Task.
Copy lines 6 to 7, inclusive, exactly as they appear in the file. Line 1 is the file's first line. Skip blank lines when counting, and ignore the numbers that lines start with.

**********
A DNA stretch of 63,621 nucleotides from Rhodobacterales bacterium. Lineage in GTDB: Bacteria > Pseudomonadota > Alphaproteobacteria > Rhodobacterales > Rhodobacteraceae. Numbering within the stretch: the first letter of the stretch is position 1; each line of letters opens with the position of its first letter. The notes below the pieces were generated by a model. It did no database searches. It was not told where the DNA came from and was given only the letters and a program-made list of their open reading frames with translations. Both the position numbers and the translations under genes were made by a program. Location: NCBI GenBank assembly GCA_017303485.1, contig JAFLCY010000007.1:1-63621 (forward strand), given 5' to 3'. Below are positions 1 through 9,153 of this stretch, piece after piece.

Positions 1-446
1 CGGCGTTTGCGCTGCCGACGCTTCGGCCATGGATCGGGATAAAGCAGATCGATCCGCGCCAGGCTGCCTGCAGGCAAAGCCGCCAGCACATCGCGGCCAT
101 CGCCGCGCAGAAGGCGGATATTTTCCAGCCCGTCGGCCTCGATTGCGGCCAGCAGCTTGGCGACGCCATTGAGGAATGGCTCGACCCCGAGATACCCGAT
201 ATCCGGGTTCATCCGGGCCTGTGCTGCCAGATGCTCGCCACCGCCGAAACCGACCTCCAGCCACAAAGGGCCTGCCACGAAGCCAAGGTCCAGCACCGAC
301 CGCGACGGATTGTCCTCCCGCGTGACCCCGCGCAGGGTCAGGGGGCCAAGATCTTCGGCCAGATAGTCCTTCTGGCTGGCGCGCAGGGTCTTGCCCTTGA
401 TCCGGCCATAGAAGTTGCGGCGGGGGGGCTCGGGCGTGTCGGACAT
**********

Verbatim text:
301 CGCGACGGATTGTCCTCCCGCGTGACCCCGCGCAGGGTCAGGGGGCCAAGATCTTCGGCCAGATAGTCCTTCTGGCTGGCGCGCAGGGTCTTGCCCTTGA
401 TCCGGCCATAGAAGTTGCGGCGGGGGGGCTCGGGCGTGTCGGACAT